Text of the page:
COACH LEE GARLICK IS AN EXPERIENCED YOUTH COACH, QUALIFIED WITH UEFA A LICENCE, FA ADVANCED YOUTH AWARD & BSC (HONS) SPORTS & EXERCISE SCIENCE. HE IS CURRENTLY HEAD OF COACHING & COACH MENTOR WITH EXPERIENCE OF COACHING & MENTORING FROM GRASS ROOTS TO THE PROFESSIONAL GAME. coachgarlick.co.uk
The forbidden word in coaching, “winning”. Something that is often deemed non-important to any coach working in youth football, especially in the eyes of those with an understanding of long term player development.
Well screw that! I want youth coaches to win. I want them to place winning at the very top of their priorities. And second. And third. I want them to win every game they play. I want them to encourage their players to want to win every game, and to do anything it takes to get that win!
But hold that thought for a second, let me elaborate…. winning is important, but only when clearly explained and discussed with players. To me winning isn’t solely the score on the scoreboard (yes of course in the literal context that’s what winning is) but the individual “wins” which we as coaches should be challenging our players to strive for every session or game. For example, a player in their developmental years can still accomplish a “win” or a number of “wins” during a game in which their team may have came second best in terms of goals scored.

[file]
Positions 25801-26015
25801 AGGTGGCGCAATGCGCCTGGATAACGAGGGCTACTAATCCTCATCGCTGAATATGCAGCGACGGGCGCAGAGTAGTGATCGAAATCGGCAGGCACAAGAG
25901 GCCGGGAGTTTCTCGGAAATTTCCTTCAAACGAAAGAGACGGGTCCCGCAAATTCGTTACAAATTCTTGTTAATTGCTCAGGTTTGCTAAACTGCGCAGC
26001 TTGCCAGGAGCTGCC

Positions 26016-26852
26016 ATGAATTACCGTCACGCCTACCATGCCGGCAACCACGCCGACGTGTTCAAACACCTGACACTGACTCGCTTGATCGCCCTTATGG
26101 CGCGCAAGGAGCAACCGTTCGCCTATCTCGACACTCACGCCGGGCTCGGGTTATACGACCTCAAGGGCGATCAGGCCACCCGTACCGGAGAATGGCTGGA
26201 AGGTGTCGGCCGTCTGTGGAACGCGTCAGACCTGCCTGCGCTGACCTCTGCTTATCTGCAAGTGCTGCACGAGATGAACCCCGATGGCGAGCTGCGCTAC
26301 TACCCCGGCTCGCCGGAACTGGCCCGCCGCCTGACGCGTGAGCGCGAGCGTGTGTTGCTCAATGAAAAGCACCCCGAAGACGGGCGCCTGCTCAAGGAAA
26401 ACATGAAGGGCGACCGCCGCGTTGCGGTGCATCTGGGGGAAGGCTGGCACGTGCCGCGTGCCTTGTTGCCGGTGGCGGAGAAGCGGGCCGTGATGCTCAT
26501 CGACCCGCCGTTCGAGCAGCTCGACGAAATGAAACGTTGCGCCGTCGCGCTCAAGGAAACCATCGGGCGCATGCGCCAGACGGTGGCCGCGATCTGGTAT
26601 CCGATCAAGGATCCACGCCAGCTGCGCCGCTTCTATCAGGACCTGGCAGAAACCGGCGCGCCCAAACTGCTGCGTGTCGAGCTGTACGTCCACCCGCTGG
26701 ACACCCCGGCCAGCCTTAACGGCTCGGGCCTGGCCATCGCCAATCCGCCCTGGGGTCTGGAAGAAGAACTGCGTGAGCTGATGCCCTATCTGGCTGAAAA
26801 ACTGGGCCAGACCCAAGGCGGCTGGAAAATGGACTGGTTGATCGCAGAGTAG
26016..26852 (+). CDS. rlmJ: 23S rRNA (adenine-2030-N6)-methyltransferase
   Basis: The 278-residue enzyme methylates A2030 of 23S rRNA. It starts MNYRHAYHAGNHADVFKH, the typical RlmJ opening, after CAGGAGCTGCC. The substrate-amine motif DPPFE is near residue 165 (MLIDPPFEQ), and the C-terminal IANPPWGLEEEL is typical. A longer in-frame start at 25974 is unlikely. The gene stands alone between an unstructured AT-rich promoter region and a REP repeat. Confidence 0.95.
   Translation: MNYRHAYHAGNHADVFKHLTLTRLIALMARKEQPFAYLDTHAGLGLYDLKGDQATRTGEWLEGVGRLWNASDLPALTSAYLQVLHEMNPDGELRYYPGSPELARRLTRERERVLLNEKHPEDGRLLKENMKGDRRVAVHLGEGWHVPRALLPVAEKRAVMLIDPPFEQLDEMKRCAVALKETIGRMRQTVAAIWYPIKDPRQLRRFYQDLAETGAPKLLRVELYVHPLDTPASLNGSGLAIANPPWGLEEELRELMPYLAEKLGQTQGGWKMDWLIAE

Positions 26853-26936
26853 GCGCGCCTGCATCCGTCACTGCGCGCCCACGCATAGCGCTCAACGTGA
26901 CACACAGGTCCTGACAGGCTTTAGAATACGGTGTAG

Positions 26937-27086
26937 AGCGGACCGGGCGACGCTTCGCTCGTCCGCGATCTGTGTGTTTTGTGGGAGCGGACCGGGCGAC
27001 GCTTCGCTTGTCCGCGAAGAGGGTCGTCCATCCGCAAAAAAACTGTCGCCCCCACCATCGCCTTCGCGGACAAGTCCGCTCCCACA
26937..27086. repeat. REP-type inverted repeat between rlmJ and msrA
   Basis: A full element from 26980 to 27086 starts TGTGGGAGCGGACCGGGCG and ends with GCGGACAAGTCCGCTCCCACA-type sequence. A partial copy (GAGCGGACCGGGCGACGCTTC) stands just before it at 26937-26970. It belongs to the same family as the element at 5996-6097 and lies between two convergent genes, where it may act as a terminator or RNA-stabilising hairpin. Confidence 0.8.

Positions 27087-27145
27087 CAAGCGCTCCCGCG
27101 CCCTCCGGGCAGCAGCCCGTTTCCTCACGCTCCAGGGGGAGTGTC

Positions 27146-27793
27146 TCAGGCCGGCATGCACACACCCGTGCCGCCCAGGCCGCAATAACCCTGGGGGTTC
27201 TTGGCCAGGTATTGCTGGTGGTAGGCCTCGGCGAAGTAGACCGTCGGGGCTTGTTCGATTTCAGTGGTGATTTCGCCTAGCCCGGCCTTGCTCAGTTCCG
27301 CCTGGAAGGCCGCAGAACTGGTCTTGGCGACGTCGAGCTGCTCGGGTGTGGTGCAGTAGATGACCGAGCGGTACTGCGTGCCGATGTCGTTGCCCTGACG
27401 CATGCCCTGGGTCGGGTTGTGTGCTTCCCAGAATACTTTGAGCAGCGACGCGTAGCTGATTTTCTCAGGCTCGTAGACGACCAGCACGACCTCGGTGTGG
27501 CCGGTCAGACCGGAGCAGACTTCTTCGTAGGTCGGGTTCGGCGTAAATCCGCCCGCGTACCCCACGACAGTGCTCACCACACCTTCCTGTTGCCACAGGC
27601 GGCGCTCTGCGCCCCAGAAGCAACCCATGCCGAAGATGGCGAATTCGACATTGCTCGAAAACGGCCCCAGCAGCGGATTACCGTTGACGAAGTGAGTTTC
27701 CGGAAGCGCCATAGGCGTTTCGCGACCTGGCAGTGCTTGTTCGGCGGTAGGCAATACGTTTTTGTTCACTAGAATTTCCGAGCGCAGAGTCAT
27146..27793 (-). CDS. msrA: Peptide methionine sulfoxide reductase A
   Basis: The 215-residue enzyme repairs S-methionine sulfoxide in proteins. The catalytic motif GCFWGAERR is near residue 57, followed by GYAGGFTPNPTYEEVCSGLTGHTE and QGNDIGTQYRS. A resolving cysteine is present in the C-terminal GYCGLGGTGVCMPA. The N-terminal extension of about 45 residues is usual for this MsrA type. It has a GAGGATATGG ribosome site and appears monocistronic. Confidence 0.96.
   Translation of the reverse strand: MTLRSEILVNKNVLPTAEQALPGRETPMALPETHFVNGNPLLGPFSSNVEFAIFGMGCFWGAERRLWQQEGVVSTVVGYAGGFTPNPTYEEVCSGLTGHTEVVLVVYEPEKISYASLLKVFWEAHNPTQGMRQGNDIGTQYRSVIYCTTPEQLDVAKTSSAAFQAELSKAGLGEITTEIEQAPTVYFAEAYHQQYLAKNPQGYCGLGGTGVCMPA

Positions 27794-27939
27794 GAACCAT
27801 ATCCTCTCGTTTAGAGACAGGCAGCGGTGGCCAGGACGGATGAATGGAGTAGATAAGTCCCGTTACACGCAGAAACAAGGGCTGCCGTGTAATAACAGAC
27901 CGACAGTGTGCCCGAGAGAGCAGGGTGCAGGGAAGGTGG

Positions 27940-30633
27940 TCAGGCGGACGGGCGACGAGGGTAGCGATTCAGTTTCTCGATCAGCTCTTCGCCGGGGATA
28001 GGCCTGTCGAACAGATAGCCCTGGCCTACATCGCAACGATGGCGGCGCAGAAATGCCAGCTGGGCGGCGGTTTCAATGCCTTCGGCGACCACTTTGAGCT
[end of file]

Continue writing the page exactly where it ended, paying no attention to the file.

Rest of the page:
Let’s look at a hypothetical example… your centre half has difficulty recognising and completing opportunities to pass forward. If we are looking at that player as a team of one, then how can we as coaches devise training sessions and game challenges which enable that player to succeed, or win, at this aspect of his game? Does the player have the opportunity to practice and fine tune the skills required to master this skill and execute effectively in game scenarios?
If yes, then that should be seen and celebrated as a win – A win for that team of one! It is for this reason that we should encourage players to chase these wins and commit to the process of achieving them.
It must be said that some caution is needed with this method. Coaches who are going to adopt this must be clear on what exactly they see as a win, and communicate this thoroughly with players so that everyone has an understanding of what success looks and feels like. The role of the coach during a training session or game is to monitor the process each player is going through in their quest to “win”. Intention must also be spotted and acknowledged or praised by the coach, not merely the outcome. Case in point being our centre half from previous – If during the early stages of his efforts to achieve this specific goal (or “win”) he spots a pass into the no 10 and attempts, however the execution is not quite right, it is vital that the coach acknowledges this and praises the intent, specifically if this is a first step in what may be a long journey. If this error persists for a significant period of time, then maybe some coaching must take place, but in the early stages intention over outcome is crucial.
So to summarise, adopt a winning mentality. Set up to win. Train to win. Go above and beyond to win. But, be CLEAR with what you define as “winning”, especially during the developmental years.
during the developmental years.